Close to two weeks after E! News confirmed Chelsea’s exit from the MTV reality series, the 29-year-old mom of four addressed the matter in a heartfelt statement reflecting on her 10-season journey.
“MTV’s Teen Mom 2 has been a big part of my life for almost 11 years. After much thought and discussion with my family and friends, Cole [DeBoer] and I have decided that this season will be our last,” Chelsea captioned a family snapshot featuring Cole, daughter Aubree, 10, son Watson, 3, and daughter Layne, 2.
Chelsea expressed her gratitude to MTV and the Teen Mom crew, who she said “are like family to us,” and dispelled speculation that her departure was caused by tension between her and the network.
“We’re parting on the best of terms and will stay in touch long after this,” she remarked in the statement. “We’re proud to have been able to share our story and are so grateful to the fans who have followed our journey from the beginning.”
On Monday, the Ohio Tax Credit Authority said GM must pay back roughly half of those tax benefits, as well as provide an additional $12 million in community support in the Mahoning Valley, the economically depressed region where the plant was located. The funds are targeted for education and job training at Youngstown State University and other colleges, community programs and infrastructure projects. […]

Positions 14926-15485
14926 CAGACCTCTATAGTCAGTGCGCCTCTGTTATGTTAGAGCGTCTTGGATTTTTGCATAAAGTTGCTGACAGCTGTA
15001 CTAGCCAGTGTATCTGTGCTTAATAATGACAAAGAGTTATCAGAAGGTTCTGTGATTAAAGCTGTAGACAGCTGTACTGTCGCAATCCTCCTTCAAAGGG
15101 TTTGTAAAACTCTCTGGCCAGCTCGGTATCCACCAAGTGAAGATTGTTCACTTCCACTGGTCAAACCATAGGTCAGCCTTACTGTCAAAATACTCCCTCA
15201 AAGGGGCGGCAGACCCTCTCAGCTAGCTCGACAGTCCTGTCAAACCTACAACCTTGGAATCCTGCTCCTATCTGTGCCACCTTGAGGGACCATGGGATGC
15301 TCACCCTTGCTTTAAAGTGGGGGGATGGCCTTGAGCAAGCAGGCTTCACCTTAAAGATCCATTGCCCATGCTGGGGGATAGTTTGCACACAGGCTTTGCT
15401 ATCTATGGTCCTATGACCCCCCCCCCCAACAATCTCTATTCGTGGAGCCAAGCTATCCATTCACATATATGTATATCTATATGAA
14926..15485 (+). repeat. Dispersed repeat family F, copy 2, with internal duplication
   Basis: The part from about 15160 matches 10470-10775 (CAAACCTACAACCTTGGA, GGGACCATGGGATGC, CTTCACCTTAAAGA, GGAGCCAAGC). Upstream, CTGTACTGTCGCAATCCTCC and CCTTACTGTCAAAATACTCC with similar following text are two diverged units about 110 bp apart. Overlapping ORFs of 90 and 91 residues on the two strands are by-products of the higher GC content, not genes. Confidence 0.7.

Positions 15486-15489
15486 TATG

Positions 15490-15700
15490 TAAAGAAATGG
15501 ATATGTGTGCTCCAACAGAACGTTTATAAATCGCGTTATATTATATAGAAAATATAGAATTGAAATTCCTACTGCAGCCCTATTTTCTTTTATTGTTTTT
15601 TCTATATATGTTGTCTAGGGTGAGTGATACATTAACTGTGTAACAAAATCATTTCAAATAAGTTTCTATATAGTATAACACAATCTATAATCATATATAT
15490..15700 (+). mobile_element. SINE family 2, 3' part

Although the clawback falls short of the total $60.3 million that GM received, the state’s action is significant, said Greg LeRoy, executive director of Good Jobs First, a nonprofit agency that tracks corporate subsidies and violations.
“The $28 million still stands as the biggest clawback we can point to” nationwide, he said. Yet he believes that the state should have pursued a total refund. “It’s kind of a two-thirds of a loaf for taxpayers.” […]
“Historians have a word for Germans who joined the Nazi party, not because they hated Jews, but out of a hope for restored patriotism, or a sense of economic anxiety, or a hope to preserve their religious values, or dislike of their opponents, or raw political opportunism, or convenience, or ignorance, or greed. That word is ‘Nazi.’ Nobody cares about their motives anymore. They joined what they joined. They lent their support and their moral approval. And, in so doing, they bound themselves to everything that came after. Who cares any more what particular knot they used in the binding?” ~~A.R. Moxon (2017)
At Daily Kos on this date in 2012—Welcome to the culture war against teachers, coming to a theater near you: